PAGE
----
OPM: 'Victim-as-a-Service' ProviderMaking It Easy for Hackers to Wage an Attack
The U.S. Office of Personnel Management breach continues to reveal such staggering levels of information security problems, paper-pushing and seeming incompetence that it's creating a new cyber-espionage category I call the "victim-as-a-service" provider.
See Also: What is next-generation AML?
This is today's espionage made easy because people and organizations fail to understand nor care about the security measures that they should be implementing.
By "victim as a service," I mean an organization has such poor security controls that little or nothing stands in the way of a would-be hacker. How else should the information security community view defenses that were so shoddy that they enabled remote attackers to execute a mass data breach by apparently using only a username and password?
Numerous government officials and security experts have suggested the hack was a Chinese espionage operation. But it appears that OPM was easy prey for any attacker who might want to amass names and personally identifiable information for 4.2 million current and former federal employees.
For starters, none of the data being stored by the agency was encrypted, OPM Director Katherine Archuleta told the House Committee on Oversight and Government Reform committee this week, because the relevant systems were "too old" (see Lawmakers Lambaste OPM Chief Over Hack). Such protection could have rendered the data unusable in the event that the agency was breached.
Espionage Made Easy
The security problems at the agency were - and likely still are - staggering, including the absence of multi-factor authentication. The lack of encryption and two-factor authentication also reveals OPM leaders' collective failure to either ask - or react to - the basic question of what would happen if online attackers wanted to steal information on millions of federal workers.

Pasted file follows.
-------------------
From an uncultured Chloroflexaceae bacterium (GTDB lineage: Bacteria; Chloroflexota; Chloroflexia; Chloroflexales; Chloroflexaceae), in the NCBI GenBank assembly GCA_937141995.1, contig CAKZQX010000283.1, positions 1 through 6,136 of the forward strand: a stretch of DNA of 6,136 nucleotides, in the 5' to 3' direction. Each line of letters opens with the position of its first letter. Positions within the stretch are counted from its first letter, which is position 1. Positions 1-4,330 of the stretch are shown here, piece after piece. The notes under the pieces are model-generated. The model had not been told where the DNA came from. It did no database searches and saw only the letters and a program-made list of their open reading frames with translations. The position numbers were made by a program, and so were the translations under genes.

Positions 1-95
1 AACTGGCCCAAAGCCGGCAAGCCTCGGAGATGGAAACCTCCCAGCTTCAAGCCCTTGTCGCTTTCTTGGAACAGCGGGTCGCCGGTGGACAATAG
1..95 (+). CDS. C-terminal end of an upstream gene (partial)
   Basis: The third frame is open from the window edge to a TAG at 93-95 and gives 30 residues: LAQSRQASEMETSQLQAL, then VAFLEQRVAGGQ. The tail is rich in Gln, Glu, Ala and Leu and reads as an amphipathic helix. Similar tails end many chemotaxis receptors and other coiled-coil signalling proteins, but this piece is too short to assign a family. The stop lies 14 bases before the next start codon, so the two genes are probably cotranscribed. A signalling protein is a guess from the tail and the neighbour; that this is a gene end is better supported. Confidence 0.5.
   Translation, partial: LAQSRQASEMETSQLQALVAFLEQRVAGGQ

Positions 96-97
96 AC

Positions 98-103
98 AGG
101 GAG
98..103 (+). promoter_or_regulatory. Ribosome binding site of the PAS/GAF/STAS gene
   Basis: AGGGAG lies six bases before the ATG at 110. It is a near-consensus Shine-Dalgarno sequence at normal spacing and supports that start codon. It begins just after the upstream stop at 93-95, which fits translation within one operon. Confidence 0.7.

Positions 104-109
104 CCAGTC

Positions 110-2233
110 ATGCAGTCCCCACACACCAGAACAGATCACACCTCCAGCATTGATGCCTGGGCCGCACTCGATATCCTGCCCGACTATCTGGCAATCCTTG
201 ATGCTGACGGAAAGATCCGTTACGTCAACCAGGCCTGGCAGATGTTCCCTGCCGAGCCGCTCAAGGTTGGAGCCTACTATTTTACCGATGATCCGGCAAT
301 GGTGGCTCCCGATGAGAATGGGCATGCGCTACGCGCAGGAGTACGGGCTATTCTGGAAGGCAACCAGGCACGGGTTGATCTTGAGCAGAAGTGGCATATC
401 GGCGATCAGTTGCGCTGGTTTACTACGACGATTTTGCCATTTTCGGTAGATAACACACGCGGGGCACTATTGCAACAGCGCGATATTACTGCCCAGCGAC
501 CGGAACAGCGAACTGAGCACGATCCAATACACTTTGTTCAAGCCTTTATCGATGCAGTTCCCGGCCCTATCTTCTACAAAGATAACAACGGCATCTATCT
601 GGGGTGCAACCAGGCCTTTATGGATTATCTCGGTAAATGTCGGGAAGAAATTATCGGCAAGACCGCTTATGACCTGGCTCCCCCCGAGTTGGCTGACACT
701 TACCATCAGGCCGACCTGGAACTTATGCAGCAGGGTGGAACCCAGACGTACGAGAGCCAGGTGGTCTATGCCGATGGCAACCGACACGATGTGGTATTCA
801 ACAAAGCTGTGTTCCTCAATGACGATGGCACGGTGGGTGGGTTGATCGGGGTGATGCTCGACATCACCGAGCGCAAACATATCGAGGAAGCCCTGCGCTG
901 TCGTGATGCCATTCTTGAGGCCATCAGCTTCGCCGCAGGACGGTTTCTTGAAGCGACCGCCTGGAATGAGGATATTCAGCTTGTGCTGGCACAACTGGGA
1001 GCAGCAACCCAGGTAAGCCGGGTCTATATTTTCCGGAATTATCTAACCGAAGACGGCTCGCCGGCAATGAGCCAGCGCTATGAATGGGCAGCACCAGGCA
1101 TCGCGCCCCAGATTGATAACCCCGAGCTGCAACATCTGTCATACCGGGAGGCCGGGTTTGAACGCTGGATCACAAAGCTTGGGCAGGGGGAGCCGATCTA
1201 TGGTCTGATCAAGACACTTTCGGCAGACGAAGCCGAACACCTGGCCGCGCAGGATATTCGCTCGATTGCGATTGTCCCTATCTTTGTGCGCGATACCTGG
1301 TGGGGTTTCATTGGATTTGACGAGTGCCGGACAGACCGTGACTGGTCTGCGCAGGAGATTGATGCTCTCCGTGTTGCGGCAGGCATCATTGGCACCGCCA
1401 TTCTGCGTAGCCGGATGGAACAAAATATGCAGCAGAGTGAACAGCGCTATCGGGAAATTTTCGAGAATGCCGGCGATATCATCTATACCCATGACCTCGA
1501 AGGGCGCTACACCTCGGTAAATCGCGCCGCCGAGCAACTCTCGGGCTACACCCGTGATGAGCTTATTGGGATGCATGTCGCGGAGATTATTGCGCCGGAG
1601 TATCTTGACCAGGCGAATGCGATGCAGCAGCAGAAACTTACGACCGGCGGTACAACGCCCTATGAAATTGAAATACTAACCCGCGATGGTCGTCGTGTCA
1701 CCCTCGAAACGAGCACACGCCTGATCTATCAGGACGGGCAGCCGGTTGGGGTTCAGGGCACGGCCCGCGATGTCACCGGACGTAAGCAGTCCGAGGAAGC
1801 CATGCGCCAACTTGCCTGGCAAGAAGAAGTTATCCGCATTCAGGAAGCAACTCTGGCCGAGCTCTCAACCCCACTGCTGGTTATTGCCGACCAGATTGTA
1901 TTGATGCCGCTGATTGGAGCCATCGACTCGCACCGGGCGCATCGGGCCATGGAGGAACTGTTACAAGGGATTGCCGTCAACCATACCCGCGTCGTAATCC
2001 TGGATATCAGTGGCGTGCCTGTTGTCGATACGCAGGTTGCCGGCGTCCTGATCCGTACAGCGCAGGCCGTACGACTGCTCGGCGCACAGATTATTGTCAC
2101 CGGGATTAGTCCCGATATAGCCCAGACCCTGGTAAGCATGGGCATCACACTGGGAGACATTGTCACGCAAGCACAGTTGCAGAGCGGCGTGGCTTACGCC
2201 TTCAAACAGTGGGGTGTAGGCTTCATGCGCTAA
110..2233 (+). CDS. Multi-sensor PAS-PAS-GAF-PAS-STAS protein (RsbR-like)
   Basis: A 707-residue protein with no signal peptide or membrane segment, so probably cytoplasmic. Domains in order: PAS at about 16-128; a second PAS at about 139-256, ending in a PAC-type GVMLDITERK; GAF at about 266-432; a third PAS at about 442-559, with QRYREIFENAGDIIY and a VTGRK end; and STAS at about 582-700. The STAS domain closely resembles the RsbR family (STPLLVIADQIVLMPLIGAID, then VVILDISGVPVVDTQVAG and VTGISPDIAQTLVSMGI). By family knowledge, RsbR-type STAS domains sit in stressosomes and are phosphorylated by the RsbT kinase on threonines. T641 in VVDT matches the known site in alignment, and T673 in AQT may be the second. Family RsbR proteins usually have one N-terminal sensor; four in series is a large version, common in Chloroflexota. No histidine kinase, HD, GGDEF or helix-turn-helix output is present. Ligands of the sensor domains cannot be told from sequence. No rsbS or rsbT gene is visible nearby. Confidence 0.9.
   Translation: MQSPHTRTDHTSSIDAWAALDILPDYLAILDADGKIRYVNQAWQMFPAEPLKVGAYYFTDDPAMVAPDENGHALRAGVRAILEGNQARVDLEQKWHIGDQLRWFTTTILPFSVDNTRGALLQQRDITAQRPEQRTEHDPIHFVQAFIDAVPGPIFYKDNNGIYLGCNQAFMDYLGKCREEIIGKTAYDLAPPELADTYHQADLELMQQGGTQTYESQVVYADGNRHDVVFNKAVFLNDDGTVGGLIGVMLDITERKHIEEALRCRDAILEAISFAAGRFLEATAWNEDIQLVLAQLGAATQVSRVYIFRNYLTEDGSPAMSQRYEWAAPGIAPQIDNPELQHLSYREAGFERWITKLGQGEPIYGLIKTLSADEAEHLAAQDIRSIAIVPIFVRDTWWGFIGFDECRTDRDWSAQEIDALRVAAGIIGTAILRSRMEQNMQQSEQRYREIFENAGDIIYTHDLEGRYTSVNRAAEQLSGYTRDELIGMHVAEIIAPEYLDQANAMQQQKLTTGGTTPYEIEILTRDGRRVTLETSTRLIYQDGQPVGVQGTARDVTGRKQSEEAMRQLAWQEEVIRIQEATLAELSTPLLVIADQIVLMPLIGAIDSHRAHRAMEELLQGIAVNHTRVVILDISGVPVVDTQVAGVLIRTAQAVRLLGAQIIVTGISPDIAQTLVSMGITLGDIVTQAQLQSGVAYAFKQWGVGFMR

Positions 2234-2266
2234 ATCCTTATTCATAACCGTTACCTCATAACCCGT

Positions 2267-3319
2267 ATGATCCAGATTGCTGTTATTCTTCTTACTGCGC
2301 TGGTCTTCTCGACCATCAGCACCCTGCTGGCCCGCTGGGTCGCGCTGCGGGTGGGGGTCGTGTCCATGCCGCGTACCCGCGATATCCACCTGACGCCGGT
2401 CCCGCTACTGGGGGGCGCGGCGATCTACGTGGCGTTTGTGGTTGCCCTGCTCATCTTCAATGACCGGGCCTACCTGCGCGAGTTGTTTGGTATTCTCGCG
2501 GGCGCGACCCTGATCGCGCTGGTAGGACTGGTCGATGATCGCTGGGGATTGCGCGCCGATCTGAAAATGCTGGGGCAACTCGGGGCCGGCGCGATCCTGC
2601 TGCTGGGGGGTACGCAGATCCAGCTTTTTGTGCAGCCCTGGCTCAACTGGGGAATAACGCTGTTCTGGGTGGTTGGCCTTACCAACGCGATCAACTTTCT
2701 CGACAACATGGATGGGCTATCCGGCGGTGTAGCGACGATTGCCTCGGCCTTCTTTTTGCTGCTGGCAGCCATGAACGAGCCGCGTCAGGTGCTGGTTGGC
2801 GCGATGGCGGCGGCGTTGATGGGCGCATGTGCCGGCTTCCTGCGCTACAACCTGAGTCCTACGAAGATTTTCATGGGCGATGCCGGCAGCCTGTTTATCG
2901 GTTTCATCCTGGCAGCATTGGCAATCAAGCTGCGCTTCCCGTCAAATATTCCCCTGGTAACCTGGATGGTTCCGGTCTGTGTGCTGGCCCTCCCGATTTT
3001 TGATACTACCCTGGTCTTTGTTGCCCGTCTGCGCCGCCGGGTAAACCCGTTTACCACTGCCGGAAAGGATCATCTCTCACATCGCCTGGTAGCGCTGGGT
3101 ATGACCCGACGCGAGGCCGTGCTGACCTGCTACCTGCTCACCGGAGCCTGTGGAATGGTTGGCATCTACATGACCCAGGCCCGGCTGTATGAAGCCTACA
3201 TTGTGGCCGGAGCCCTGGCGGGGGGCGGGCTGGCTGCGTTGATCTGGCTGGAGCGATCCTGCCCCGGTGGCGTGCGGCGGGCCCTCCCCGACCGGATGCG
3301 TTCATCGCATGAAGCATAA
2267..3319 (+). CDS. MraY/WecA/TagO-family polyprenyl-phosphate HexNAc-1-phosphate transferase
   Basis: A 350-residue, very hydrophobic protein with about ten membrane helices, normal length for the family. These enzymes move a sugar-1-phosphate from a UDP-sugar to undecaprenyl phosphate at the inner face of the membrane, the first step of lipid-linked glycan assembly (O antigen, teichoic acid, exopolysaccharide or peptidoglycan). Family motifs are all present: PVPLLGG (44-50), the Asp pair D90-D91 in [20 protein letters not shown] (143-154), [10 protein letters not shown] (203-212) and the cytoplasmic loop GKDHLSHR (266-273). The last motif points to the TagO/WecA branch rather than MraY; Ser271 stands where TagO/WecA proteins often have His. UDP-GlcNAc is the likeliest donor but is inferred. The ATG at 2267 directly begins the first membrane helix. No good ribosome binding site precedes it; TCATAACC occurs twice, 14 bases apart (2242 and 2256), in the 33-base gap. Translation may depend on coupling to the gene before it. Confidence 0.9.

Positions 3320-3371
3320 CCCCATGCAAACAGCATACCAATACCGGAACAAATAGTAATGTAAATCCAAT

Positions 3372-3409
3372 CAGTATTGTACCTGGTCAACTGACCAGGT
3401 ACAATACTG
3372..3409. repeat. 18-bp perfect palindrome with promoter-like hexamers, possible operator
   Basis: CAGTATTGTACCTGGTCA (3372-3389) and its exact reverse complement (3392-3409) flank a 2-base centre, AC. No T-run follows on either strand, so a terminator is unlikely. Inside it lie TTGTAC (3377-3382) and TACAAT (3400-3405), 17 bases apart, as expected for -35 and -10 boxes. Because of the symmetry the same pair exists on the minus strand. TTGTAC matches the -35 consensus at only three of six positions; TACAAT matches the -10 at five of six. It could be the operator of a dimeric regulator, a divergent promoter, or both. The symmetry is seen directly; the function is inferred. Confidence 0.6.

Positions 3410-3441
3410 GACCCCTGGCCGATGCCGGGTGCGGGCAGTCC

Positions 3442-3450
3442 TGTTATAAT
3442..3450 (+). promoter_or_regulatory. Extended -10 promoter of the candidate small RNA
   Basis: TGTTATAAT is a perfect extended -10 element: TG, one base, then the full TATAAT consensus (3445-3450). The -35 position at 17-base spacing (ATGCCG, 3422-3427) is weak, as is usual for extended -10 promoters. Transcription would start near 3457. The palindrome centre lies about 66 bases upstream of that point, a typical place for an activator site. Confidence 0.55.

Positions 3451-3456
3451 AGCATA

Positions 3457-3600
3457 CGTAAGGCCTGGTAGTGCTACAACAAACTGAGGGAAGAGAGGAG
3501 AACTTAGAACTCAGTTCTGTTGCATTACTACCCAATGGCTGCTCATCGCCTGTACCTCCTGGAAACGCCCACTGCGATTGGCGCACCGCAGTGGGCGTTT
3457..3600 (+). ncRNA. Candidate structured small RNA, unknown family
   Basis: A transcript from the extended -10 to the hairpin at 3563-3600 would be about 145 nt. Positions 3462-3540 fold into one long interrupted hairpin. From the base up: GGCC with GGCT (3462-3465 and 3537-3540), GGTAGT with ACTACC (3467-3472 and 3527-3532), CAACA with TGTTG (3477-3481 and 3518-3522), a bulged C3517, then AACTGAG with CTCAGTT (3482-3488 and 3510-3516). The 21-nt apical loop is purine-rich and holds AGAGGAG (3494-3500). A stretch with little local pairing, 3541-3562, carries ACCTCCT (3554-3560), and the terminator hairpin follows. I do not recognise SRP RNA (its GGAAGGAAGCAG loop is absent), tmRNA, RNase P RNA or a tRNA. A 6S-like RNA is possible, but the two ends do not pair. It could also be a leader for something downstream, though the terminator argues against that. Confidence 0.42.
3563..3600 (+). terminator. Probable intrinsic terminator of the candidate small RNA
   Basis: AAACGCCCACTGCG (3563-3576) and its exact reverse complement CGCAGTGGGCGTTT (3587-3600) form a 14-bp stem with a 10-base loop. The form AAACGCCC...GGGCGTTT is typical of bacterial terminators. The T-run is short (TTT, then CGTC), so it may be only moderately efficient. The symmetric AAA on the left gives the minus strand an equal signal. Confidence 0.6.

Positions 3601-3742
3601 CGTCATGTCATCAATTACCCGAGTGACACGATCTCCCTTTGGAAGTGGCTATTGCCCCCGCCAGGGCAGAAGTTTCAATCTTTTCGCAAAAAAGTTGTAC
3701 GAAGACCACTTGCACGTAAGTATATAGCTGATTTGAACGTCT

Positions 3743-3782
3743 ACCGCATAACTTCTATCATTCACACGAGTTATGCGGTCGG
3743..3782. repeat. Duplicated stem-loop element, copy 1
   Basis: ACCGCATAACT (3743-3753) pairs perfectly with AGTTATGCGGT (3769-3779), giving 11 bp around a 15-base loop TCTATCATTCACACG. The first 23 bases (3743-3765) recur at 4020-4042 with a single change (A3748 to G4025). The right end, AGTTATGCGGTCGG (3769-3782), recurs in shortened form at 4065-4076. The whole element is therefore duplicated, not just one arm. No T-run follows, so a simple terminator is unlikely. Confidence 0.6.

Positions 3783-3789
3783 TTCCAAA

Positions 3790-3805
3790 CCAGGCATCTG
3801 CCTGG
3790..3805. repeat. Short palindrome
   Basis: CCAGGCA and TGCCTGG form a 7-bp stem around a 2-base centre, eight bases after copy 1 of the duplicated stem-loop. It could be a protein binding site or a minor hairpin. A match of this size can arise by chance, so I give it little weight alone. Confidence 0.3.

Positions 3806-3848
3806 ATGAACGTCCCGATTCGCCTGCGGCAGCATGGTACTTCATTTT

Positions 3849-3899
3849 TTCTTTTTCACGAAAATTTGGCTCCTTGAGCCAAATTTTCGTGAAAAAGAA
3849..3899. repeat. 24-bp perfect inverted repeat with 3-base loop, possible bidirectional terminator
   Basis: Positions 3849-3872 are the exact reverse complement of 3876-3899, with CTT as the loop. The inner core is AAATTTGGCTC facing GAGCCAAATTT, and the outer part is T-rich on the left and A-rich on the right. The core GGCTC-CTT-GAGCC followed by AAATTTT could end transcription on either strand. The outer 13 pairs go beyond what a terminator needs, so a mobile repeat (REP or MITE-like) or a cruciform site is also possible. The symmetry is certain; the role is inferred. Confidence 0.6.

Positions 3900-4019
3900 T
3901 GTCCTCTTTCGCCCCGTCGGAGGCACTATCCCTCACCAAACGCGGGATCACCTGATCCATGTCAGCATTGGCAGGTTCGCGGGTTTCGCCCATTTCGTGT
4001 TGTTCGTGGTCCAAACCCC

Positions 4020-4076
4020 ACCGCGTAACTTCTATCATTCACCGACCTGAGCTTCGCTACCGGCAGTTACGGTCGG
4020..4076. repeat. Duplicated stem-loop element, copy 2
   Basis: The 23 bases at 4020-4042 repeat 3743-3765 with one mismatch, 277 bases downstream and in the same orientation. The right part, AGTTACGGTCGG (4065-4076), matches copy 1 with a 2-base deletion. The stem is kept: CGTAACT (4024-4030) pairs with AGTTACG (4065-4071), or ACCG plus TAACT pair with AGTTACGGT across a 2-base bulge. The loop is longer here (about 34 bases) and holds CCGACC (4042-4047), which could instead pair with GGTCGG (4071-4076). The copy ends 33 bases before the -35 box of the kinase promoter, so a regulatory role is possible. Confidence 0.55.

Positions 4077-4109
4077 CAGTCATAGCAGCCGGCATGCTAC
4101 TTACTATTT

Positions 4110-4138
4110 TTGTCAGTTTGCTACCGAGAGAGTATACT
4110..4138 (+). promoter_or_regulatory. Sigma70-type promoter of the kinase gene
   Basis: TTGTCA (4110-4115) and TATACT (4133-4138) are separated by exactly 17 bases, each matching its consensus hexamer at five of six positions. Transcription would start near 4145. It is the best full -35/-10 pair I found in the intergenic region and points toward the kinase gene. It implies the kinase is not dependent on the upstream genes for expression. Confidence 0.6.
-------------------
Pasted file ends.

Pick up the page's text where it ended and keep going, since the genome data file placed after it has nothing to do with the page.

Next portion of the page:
"This is today's espionage made easy because people and organizations fail to understand nor care about the security measures that they should be implementing," self-described "cyber nihilist" Scot Terban - a.k.a. Dr. Krypt3ia - says in a blog post. "This is a constant cry among the infosec community but hey we never seem to really learn."
Finding a Scapegoat
While long-term fixes will be required to secure OPM, and no doubt scores of other federal agencies, in the short term - perhaps predictably - some legislators are calling for Archuleta's resignation. "Since 2007, the OPM Inspector General has continuously pointed out serious deficiencies in OPM's cybersecurity posture. OPM's response has been glacial," says Rep. Jim Langevin, D-R.I., a senior member of the House Committee on Homeland Security. "I am fully aware that cybersecurity is a problem that cannot be solved, but merely managed. However, we must not allow leaders in government or the private sector to use this as an excuse for operating without a risk-based cyber strategy. I have seen no evidence Ms. Archuleta understands this central principle of cyber governance, and I am deeply concerned by her refusal to acknowledge her culpability in the breach."